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Billy000

2005 Focus 1.6Tdci - Maintaining Engine Timing While Removing Crankshaft Sprocket?

5 posts in this topic

Hello everyone; posted a while back about some engine rattling (turned out to be exhaust bracket) and got some useful advice. Thought i'd come back for some more thoughts on a maintenance question i have :) .

I have been diagnosed with a worn oil pump. I thought i would have a go at swapping this out myself; got the new pump in hand and have so far removed sump, oil pickup, auxilliary drive belt, crankshaft pulley and cambelt covers.

The question i have relates to how it is possible to maintain engine timing while removing the crankshaft sprocket which is also used to fix the crankshaft timing via a locking pin (drill bit). My Haynes manual makes an incredibly brief reference to locking the flyheel in the correct position for engine timing, which sounds sensible. However, the manual only discusses elswhere, the method of locking - locking the flywheel with a flywheel pin through the bell housing, while also saying that this cannot be used for engine timing purposes. This seemed a little ambiguous to me.

The question i have is - how can i maintain engine timing if i cannot lock the flywheel with this 'non-timing' pin?

Do i need to go so far as removing the starter motor and using a special tool to lock flywheel in correct timing or....(and this maybe a little risky).. can i do something a little simpler and mark the timing belt, fuel pump, crankshaft and camshaft sprockets with typex (is there a risk that residual engine pressure or camshaft forces will move engine parts dangerously if they are not secured?

...and i thought i could just pop the bonnet, undo a couple of bolts and be done by lunch... :D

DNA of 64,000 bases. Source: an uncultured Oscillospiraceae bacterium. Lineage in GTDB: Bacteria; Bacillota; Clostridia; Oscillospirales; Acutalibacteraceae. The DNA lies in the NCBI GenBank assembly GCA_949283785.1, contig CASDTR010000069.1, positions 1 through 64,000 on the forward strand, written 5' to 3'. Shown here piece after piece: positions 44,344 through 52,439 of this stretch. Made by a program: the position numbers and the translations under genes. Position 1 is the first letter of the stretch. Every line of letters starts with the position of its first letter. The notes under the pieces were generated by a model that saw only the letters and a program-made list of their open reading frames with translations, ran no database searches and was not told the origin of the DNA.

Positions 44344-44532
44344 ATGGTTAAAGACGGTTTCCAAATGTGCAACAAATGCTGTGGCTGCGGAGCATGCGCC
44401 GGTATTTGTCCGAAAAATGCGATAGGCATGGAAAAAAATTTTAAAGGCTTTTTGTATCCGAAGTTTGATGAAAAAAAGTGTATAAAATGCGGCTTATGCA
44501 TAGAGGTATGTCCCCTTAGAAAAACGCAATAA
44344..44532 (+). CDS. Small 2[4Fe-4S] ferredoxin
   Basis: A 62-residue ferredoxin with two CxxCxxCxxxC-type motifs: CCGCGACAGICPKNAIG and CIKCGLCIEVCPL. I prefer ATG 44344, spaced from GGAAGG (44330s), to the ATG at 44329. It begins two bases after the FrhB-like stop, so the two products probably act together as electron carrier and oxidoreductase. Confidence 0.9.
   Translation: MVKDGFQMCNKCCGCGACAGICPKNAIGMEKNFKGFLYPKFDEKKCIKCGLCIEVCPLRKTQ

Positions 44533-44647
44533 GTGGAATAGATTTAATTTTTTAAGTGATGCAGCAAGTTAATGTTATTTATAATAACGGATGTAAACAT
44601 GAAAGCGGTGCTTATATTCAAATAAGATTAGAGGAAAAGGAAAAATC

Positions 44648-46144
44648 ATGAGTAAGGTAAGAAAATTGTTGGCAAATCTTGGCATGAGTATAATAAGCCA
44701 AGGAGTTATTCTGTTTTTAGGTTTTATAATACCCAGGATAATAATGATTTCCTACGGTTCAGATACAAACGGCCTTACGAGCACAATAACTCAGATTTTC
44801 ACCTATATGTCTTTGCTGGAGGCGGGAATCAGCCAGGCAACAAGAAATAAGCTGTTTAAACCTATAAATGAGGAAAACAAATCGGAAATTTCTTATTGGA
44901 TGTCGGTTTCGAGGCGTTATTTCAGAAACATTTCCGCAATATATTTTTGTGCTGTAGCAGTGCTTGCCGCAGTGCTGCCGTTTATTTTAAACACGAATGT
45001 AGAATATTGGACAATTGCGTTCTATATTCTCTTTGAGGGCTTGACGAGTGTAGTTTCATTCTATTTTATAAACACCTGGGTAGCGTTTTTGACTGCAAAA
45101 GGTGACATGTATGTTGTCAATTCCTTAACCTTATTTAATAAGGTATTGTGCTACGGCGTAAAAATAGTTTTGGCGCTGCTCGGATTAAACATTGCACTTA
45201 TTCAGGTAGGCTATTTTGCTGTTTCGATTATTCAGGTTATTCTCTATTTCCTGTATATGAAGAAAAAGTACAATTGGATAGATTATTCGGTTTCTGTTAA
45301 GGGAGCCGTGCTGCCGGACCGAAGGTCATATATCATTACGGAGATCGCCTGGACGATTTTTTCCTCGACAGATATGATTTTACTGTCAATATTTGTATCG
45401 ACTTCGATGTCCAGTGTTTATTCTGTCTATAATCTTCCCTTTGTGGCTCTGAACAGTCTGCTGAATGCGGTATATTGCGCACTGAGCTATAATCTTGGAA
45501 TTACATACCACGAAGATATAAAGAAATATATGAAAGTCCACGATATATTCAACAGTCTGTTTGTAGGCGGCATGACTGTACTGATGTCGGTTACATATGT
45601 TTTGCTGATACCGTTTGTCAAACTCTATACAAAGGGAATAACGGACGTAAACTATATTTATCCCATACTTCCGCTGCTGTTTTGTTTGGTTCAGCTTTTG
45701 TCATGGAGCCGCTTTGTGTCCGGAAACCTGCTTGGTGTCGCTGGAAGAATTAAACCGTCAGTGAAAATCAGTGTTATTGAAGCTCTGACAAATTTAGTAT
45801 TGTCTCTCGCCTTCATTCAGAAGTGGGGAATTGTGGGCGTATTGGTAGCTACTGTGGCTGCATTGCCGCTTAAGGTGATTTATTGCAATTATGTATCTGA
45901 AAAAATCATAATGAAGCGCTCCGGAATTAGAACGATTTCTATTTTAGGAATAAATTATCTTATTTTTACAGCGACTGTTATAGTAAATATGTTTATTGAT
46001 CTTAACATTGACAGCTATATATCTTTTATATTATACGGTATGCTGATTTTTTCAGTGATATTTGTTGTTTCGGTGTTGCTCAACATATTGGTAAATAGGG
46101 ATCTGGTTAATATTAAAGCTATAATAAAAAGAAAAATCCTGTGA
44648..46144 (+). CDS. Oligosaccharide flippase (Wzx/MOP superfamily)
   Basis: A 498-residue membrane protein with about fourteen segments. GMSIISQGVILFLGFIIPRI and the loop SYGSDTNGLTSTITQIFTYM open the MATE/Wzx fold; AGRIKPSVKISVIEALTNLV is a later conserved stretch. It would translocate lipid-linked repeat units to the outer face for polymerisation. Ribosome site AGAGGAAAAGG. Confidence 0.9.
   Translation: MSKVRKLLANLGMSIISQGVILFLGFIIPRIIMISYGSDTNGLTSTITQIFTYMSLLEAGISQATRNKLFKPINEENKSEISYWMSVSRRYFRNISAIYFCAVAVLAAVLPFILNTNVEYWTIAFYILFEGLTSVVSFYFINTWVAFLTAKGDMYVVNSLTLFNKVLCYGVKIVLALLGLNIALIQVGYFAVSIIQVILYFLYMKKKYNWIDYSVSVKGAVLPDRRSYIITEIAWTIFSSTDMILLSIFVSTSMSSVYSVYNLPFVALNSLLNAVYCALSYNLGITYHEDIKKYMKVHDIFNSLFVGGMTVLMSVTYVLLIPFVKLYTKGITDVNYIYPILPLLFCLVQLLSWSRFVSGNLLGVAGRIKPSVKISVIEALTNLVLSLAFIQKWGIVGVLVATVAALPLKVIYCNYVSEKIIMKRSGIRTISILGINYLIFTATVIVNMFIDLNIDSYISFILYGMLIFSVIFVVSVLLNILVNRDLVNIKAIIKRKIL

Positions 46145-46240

Thanks in advance :)

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to be honest, the only reliable way to lock the timing is with the appropriate tools and locking pins. Now, my moderator colleague Stef of late, recently did a bit of an engine rebuild on a car, where he didnt have the appropriate locking pin. As part of this, he had a pin and just used his tools to reduce the diameter, and managed to guess correctly the right size and managed to use this for the job, so its not impossible to do without the branded tools, its just a case of how confident you are.

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to be honest, the only reliable way to lock the timing is with the appropriate tools and locking pins. Now, my moderator colleague Stef of late, recently did a bit of an engine rebuild on a car, where he didnt have the appropriate locking pin. As part of this, he had a pin and just used his tools to reduce the diameter, and managed to guess correctly the right size and managed to use this for the job, so its not impossible to do without the branded tools, its just a case of how confident you are.

Hmm, ok, thanks for the advice James. Sounds like it might be wise to avoid shortcuts until i am more familiar with the engine, so i'll prob buy a flywheel locking tool and use some suitably sized drill bits as locking pins where applicable. Will let you know how it turns out :)

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Good Luck William! with any fortune its an inexpensive but worthwhile fix.

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As James says if you're working on something as important as the timing of an engine then it's always wise to invest in the correct tools to do the job.

At the end you could sell on said tools on eBay to reclaim some of the costs of the tools. :)

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